It is clear from Fig

It is clear from Fig. 2-3 that the incoming flow transforms into a vortex core after contact with the wing. This vortex core is infact the origin of a complex three dimensional flow pattern. This is the “horseshoe vortex”. The vortex core was formed at about 86 mm away from the wing leading edge and at a height of around 13 mm from the floor. The presence of this vortex as it wraps around the wing was not studied by Barberis et al. 3 in this experiment. This phenomenon is however, a significant structure and has greater effects in producing lift loss and drag on the wing.
The same experimental setup as shown in Fig. 2-2 was also used to study the behavior of localized seuction. In this regard, a slot with dimensions of 100 x 80 mm2 was used for applying suction. This slot was placed at two different locations. In the first case for Slot1, slot position was chose in such a way that it overlapped the saddle point location observed for the no suction case. Whereas, in the second case of Slot2, the location was chosen between the saddle point and the wing starting point.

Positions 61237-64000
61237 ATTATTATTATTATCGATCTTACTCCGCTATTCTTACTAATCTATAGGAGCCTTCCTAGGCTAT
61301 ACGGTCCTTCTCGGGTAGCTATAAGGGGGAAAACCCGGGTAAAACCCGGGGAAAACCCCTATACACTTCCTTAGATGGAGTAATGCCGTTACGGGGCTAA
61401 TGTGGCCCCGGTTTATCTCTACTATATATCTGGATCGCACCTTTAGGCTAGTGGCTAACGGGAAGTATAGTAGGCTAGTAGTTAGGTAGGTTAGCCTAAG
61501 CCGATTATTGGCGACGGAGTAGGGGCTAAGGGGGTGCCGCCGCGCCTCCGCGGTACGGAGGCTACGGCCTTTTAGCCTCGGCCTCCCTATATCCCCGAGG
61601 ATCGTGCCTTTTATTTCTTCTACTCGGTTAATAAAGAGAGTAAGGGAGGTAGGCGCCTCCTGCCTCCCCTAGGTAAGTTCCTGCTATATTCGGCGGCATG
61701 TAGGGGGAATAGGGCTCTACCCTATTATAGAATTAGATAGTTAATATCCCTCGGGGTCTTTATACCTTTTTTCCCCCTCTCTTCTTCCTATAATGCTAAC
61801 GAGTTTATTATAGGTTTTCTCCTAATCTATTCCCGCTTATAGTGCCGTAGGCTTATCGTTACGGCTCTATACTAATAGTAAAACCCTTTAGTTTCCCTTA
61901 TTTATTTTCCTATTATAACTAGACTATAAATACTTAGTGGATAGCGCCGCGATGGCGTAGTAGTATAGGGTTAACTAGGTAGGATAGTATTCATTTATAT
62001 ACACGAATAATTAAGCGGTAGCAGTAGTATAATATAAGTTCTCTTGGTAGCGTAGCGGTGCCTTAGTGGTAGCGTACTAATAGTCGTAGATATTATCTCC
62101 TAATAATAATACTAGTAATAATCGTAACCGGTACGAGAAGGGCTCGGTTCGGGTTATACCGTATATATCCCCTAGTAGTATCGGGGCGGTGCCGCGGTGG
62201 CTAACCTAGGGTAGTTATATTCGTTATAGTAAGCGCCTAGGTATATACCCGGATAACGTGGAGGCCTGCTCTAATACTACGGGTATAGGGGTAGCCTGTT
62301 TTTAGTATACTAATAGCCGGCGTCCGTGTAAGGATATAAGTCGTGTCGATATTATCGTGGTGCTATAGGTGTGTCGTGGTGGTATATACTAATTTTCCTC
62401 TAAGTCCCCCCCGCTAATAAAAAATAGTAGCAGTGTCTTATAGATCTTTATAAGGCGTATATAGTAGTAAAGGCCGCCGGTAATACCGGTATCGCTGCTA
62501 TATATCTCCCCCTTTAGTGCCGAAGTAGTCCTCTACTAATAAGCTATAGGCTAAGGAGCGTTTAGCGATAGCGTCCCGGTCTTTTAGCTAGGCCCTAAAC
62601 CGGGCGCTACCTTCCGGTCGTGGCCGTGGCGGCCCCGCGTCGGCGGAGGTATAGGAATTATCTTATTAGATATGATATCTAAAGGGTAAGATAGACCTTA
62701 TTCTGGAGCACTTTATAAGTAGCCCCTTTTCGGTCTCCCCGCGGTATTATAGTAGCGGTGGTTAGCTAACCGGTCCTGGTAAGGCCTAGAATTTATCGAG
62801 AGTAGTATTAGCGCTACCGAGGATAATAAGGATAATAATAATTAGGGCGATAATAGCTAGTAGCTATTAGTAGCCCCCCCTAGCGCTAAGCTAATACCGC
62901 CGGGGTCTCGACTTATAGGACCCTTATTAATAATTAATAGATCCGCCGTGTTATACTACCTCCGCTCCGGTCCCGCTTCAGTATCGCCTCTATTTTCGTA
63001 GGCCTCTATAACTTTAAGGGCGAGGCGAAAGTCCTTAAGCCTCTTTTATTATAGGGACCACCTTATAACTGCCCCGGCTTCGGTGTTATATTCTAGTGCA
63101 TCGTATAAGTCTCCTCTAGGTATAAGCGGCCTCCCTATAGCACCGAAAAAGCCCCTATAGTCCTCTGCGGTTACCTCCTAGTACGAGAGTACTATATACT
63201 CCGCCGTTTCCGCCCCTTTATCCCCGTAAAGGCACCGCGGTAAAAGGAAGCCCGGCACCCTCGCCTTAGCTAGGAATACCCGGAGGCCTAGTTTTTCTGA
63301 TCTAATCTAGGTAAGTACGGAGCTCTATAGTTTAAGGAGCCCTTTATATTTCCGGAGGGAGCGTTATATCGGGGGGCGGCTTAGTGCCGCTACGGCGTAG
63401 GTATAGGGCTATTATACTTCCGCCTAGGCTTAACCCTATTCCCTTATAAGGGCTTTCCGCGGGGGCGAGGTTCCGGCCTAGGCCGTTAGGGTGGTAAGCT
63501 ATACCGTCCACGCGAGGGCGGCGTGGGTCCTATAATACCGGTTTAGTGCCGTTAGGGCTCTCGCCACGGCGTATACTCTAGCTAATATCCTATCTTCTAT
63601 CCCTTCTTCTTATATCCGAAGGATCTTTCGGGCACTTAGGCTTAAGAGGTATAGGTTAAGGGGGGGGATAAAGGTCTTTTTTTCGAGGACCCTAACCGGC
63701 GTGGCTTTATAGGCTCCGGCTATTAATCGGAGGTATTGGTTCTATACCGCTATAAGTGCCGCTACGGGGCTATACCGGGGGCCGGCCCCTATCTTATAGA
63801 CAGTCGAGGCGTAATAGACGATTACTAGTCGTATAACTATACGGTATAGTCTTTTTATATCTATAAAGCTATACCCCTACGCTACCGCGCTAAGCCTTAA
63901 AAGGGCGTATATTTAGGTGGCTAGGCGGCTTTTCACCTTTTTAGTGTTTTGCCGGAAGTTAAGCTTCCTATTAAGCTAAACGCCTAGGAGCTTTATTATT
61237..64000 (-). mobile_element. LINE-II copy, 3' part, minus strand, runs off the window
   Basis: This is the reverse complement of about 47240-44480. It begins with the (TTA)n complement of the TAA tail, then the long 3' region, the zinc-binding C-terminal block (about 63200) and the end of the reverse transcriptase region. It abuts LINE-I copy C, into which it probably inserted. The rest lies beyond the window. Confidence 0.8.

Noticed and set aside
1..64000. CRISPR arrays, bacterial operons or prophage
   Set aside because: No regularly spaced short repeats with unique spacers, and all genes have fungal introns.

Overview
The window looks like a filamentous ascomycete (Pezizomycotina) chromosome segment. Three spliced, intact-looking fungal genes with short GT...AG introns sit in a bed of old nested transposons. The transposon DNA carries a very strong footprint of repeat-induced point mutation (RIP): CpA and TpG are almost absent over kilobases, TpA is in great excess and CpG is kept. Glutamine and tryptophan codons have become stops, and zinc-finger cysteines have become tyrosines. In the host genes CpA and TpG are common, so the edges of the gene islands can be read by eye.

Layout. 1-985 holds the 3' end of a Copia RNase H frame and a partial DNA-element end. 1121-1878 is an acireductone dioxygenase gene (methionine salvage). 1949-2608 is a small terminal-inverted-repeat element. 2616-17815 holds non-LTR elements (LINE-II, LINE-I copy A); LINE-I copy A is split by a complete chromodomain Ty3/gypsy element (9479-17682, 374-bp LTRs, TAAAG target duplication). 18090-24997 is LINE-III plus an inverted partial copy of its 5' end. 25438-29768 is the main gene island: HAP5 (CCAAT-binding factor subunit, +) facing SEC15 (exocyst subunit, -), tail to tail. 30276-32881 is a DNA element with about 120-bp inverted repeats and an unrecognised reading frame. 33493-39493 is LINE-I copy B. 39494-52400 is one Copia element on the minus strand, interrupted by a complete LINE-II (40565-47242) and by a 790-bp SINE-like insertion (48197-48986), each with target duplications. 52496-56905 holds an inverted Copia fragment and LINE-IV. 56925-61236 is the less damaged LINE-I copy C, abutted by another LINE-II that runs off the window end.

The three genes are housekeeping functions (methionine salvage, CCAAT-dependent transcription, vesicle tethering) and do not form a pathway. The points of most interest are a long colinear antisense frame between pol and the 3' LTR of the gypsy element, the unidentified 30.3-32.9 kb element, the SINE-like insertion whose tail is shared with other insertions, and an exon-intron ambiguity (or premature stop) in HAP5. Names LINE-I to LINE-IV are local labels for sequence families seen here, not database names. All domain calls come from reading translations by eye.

Fig. 2-4 Top View of the Experimental Set up with Suction 3
Various suction rates between suction coefficients (Cq) of 0.09 to 1.0 were applied through the suction holes to study the effects of suction in the wing plane of symmetry ahead of the wing leading edge at 0o incidences. It was observed that suction application had a significant consequence on the flow detachment characteristics in the wing symmetry plane. These effects are shown in Fig. 2-5.

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